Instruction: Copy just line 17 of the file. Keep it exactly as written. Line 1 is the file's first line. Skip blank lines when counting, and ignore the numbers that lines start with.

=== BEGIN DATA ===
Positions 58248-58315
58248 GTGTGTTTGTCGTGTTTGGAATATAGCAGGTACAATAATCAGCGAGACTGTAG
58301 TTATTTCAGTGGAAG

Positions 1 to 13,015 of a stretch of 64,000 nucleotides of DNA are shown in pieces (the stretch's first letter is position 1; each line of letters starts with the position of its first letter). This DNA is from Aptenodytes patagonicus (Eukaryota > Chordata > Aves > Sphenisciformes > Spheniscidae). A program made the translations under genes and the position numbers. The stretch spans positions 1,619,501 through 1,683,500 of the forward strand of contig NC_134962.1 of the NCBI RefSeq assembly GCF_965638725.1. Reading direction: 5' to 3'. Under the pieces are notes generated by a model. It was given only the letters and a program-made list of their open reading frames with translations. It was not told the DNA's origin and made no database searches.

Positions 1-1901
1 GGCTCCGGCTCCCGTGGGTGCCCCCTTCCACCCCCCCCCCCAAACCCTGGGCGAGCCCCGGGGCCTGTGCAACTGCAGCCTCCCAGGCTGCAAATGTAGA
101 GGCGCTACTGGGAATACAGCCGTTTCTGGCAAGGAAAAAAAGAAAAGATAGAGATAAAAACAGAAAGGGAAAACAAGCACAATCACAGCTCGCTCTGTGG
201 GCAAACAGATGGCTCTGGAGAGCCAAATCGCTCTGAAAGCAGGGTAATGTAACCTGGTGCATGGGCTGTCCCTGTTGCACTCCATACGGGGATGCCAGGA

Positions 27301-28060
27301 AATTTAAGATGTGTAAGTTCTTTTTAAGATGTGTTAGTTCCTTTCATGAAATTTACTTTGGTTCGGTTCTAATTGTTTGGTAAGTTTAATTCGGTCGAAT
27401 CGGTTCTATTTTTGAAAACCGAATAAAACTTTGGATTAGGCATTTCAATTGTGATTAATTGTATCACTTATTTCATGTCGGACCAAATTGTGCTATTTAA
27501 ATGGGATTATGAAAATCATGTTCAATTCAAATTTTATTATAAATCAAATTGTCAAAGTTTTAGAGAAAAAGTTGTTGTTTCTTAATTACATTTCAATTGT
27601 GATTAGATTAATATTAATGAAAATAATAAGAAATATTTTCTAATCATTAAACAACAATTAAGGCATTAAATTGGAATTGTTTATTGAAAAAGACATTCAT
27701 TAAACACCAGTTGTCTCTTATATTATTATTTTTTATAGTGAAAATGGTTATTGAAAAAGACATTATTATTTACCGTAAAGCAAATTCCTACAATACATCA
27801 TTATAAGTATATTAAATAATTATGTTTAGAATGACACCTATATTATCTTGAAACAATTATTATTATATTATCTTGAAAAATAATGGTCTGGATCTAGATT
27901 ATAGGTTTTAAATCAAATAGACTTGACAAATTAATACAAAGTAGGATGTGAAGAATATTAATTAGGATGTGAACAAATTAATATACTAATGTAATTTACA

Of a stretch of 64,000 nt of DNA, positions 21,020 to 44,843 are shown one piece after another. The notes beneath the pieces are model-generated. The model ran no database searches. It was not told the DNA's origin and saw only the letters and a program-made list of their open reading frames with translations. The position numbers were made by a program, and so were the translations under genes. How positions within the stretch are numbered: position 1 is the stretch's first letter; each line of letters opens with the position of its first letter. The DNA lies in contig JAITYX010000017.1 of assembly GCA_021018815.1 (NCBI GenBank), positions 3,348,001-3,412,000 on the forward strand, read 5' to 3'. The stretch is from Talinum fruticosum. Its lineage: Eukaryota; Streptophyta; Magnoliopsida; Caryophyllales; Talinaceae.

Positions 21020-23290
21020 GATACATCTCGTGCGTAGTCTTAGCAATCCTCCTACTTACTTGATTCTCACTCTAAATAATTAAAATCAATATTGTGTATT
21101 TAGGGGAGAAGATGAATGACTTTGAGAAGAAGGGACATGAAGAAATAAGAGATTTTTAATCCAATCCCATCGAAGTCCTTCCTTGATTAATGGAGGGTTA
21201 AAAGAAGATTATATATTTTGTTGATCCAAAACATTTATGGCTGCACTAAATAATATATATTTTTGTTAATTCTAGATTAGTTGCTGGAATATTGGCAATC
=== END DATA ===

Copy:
Of a stretch of 64,000 nt of DNA, positions 21,020 to 44,843 are shown one piece after another. The notes beneath the pieces are model-generated. The model ran no database searches. It was not told the DNA's origin and saw only the letters and a program-made list of their open reading frames with translations. The position numbers were made by a program, and so were the translations under genes. How positions within the stretch are numbered: position 1 is the stretch's first letter; each line of letters opens with the position of its first letter. The DNA lies in contig JAITYX010000017.1 of assembly GCA_021018815.1 (NCBI GenBank), positions 3,348,001-3,412,000 on the forward strand, read 5' to 3'. The stretch is from Talinum fruticosum. Its lineage: Eukaryota; Streptophyta; Magnoliopsida; Caryophyllales; Talinaceae.